Born in what is now Afghanistan, the poet Jalaluddin Rumi was reviled by the Taliban because of his poems about love, sex, nature, loss, longing and other subjects that the now-deposed regime considered risque or even raunchy.

Translator, Coleman Barks, takes on the task of making a 13th-century Persian mystic's words sing in American free verse. I wonder how true they are to the originals. I suspect closer to the spirit than the letter. It seems that he embraces Rumi's joy in living life fully, putting aside our fears and taking the risk to do both.

He taught poetry and creative writing at the University of Georgia for thirty years. He is the author of numerous Rumi translations including The Essential Rumi and The Illuminated Rumi. Barks has been a student of Sufism since 1977. His work with Rumi was the subject of an hour-long segment in Bill Movers' Language of Life series on PBS.

There's more about this prompt and others on the Poets Online Blog.



Watch the buds open with trepidation
Afraid to sing out their elation
Time will not let them hide for long
Their beauteous and wondrous creation.

Bloom they must and spread with pride
Lay out each thick petal wide
Let the sun caress and kiss
The front and back and every side.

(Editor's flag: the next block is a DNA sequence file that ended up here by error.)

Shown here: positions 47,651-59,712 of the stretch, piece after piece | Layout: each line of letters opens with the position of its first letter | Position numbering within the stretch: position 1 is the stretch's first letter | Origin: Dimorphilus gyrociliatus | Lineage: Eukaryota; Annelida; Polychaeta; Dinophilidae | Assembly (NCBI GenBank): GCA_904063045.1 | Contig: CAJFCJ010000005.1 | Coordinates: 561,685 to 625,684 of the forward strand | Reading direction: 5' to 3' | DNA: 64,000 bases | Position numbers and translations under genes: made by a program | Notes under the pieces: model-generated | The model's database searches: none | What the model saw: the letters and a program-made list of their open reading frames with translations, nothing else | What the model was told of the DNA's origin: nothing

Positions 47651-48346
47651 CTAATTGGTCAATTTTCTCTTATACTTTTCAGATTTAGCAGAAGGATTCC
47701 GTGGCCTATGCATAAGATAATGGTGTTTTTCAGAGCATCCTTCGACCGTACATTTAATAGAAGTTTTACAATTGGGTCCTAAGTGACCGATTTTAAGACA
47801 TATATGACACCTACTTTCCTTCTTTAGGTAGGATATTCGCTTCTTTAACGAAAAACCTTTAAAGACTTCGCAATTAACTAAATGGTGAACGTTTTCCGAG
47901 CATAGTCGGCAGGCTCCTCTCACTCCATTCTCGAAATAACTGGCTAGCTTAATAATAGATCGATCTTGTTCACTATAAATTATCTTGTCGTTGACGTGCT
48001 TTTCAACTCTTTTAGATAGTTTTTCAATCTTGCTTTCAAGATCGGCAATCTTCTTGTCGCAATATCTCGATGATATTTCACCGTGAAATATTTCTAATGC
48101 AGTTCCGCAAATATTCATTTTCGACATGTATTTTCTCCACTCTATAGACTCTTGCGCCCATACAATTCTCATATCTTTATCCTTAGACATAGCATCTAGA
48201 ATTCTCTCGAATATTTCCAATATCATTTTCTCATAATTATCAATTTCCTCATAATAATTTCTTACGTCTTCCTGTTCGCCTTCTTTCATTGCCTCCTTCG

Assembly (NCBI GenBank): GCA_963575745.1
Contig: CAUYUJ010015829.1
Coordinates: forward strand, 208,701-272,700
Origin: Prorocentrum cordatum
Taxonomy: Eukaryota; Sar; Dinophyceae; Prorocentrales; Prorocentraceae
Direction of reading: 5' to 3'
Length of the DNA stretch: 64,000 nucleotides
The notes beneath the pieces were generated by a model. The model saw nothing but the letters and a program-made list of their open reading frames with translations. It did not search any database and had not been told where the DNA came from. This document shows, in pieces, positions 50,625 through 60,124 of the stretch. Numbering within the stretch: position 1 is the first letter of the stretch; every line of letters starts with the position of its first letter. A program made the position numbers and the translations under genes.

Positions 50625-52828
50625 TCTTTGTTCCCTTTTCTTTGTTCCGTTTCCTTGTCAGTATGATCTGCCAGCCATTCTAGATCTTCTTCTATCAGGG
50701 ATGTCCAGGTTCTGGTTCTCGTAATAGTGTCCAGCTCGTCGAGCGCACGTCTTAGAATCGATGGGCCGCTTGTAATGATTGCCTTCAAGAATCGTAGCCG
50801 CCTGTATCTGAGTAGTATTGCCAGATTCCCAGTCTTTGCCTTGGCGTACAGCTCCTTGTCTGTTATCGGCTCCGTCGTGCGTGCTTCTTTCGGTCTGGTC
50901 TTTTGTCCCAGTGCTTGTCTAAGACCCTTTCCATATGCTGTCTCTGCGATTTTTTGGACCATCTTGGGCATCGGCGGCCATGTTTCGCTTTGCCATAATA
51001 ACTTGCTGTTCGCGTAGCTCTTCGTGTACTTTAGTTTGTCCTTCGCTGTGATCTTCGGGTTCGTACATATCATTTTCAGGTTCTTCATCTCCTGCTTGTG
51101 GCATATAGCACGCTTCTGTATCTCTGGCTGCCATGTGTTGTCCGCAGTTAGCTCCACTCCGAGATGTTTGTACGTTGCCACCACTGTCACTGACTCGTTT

And then the bees hover with delight
At this lush and heady sight
They must drink deep of nature’s mead
So onto each flower do alight.

Thus, my dear, with Spring in air
I see your lashes sweep cheeks so fair
The blush that rose did not surprise
The confusion of your wind- blown hair.

Come lie with me in woods so deep
A flask of wine where I do keep,
And when we like two lovers kiss
Mad ecstasy will not let us sleep.

With Spring its joy I need to share
I cannot think of daily care
Fair lady, woods and wine so balmy,
Passion is all I need as prayer.

Abha Iyengar


Clasped hand-in-hand,
the two lovers descend
to the gap intertwining
where one begins and one ends.

As nature’s floor- vividly green-
convinces the trees to flourish and be seen.
Reach out to the blustery skies swelling grey,
as barriers shatter, in the between.

Where the rushes of seas,
the thrashing of trees,
and winds of incredible force
rage forth, then recede.

After the vicious twisting and turning subsides,
and the remnants of yesterday’s coldness resides
only in memories and chill-ridden dreams,
a fulsome calm emerges that filled the divides.

The stir is remarkably violent, but slow,
and the changes from deadness to vibrancy show
the stunning endeavor of life to create,
and in the aftermath, sigh soft and low.

JR Shaw


A cloud of snowflakes, weightless as breeze,
wavers in swirls, sifts through the stiff trees,
dissolves in dogwood blossom. It’s spring,
they say, when the petal’s edged with freeze

and the prints of ghosts, like dew on grass
in first light, walk the pond’s mirror glass.
Dead leaves hide among the leafing green,
proof of how many spent seasons pass.

So let’s walk out early, you and I,
jacket-less, bare-headed under sky,
faces upturned as if expecting spring
and darkened by each shadow passing by.

Taylor Graham